“Part of the reason for this is how long it’s taking for Congress to do what the day after Election Day was considered to be a slam-dunk: repeal the Affordable Care Act. The controversy between and among congressional Republicans is now so multifaceted, heated and chaotic that the delay could soon make it far more difficult for the House and Senate to deal with both ACA and tax reform.”
Frommers: “Though they may differ as to the wisdom of the move, the travel press and most travel experts are of one mind: They are currently drawing attention to an unintended consequence of the Trump-led efforts to stop many Muslims from coming to the U.S., pointing to a sharp drop in foreign tourism to our nation that imperils jobs and touristic income.”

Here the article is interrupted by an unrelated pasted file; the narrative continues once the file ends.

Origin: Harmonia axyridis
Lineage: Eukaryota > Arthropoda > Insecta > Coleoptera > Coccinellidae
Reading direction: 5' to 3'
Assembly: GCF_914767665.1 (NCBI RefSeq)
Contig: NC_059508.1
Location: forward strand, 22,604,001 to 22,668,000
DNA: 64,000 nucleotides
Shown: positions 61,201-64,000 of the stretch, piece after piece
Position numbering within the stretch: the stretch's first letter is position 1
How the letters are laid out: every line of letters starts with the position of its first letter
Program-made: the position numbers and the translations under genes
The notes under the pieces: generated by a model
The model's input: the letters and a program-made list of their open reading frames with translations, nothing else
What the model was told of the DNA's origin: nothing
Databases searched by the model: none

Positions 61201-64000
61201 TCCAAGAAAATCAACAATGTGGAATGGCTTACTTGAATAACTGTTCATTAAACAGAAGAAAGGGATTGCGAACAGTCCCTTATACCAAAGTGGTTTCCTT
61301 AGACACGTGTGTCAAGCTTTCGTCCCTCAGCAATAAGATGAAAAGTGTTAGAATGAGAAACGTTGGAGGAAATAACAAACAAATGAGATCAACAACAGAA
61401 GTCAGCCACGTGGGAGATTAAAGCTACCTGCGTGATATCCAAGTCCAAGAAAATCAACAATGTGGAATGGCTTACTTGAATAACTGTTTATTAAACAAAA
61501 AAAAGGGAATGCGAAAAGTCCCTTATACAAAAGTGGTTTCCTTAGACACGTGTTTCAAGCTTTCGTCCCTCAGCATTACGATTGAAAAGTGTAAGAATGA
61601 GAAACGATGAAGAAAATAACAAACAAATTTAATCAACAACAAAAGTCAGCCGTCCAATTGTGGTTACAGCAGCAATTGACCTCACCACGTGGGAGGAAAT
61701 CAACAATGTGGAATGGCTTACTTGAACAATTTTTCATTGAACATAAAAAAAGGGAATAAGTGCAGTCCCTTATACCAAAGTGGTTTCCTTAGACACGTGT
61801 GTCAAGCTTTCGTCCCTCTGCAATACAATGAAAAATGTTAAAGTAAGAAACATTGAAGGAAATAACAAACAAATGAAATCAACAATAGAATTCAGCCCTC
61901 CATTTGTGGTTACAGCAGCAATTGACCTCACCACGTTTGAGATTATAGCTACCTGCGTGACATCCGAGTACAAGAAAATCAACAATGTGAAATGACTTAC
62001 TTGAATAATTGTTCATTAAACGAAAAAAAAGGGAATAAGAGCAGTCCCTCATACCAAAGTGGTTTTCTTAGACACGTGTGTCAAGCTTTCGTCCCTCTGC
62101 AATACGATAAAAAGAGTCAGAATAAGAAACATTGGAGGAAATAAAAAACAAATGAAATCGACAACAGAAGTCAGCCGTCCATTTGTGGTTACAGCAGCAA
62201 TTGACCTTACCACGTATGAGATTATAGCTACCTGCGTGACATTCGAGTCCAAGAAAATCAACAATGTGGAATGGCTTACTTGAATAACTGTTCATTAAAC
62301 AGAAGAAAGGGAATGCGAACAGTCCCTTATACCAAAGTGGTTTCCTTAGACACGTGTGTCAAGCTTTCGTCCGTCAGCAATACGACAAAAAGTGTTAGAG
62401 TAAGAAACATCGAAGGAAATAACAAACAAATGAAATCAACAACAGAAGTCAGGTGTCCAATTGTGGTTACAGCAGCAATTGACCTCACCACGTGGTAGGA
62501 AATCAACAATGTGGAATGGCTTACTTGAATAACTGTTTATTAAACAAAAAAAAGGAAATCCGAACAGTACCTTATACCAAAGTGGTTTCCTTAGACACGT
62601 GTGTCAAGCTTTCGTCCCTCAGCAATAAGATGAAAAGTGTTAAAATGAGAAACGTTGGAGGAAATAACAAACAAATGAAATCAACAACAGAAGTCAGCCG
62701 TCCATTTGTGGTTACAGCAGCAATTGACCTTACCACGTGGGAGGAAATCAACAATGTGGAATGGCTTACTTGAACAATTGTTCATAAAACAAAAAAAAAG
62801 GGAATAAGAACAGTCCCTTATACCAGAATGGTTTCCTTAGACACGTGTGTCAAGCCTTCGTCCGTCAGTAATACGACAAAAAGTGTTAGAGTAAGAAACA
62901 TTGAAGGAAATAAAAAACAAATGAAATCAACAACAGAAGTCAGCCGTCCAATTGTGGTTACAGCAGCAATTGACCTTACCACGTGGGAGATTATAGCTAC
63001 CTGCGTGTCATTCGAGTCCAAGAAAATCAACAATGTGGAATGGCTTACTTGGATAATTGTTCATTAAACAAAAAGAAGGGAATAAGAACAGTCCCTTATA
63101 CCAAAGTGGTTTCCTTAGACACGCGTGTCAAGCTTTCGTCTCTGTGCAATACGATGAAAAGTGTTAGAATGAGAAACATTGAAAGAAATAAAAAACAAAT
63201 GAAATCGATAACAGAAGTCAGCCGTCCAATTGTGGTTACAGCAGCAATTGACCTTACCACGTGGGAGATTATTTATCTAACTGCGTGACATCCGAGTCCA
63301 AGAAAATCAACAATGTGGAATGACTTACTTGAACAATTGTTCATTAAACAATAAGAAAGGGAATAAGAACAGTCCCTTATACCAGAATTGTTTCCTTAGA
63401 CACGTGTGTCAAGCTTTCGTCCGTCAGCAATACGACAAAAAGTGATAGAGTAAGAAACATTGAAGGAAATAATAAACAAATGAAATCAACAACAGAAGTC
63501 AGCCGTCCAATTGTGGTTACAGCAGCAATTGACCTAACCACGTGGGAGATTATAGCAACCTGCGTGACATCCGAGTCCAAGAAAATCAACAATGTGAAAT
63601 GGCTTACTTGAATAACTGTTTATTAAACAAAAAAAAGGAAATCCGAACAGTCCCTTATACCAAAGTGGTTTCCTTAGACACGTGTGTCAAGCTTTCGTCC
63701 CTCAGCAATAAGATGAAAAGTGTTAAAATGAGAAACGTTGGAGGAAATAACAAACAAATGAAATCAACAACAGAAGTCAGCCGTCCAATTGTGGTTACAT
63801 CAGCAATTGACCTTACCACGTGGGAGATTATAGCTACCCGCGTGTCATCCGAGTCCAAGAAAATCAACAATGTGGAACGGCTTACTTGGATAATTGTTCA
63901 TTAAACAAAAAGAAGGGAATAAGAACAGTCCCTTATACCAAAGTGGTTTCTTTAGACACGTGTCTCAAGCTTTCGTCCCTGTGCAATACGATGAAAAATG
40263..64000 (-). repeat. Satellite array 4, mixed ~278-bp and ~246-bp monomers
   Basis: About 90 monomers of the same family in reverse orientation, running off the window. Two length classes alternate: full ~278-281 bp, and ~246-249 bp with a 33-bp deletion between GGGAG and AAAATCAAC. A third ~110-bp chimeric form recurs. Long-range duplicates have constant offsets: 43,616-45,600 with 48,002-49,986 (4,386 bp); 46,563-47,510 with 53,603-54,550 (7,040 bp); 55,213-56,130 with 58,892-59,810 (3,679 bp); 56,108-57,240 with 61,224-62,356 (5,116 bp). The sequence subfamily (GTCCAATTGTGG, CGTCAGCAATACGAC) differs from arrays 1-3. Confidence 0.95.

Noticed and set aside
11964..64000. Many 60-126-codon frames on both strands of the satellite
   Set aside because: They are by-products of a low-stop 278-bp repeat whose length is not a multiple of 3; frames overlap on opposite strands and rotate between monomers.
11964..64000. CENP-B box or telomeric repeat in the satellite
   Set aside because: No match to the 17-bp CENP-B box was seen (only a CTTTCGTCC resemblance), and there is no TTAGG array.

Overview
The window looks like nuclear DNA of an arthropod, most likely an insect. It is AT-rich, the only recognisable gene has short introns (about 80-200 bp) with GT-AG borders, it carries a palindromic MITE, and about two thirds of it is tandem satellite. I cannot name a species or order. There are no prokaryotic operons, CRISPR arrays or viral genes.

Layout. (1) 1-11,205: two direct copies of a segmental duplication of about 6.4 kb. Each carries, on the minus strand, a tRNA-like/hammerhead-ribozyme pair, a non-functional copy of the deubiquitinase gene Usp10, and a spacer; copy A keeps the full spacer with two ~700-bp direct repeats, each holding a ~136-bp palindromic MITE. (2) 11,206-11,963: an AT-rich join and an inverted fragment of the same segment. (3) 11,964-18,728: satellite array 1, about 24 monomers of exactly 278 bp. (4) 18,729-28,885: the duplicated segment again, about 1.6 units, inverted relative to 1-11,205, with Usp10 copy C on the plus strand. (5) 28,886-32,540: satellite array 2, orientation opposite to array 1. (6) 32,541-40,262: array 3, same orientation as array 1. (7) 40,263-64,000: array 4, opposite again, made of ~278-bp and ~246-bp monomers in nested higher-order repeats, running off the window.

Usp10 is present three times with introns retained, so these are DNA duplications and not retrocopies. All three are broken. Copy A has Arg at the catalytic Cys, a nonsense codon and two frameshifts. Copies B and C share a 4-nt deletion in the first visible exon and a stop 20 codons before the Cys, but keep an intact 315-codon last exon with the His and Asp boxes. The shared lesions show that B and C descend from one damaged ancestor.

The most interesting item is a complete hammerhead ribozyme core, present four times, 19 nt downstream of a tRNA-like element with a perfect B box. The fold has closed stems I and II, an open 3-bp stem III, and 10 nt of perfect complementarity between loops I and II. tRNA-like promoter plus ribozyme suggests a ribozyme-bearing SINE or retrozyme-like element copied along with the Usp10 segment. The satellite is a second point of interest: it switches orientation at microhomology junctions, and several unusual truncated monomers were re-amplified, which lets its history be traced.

“It’s known as the ‘Trump Slump.’ And I know of no reputable travel publication to deny it.”
“Thus, the prestigious Travel Weekly magazine (as close to an ‘official’ travel publication as they come) has set the decline in foreign tourism at 6.8%. And the fall-off is not limited to Muslim travelers, but also extends to all incoming foreign tourists. Apparently, an attack on one group of tourists is regarded as an assault on all.”
David Brooks: “Most of us came of age in the last half of the 20th century and had our perceptions of “normal” formed in that era. It was, all things considered, an unusually happy period. No world wars, no Great Depressions, fewer civil wars, fewer plagues.”
“It’s looking like we’re not going to get to enjoy one of those times again. The 21st century is looking much nastier and bumpier: rising ethnic nationalism, falling faith in democracy, a dissolving world order.”
“At the bottom of all this, perhaps, is declining economic growth.”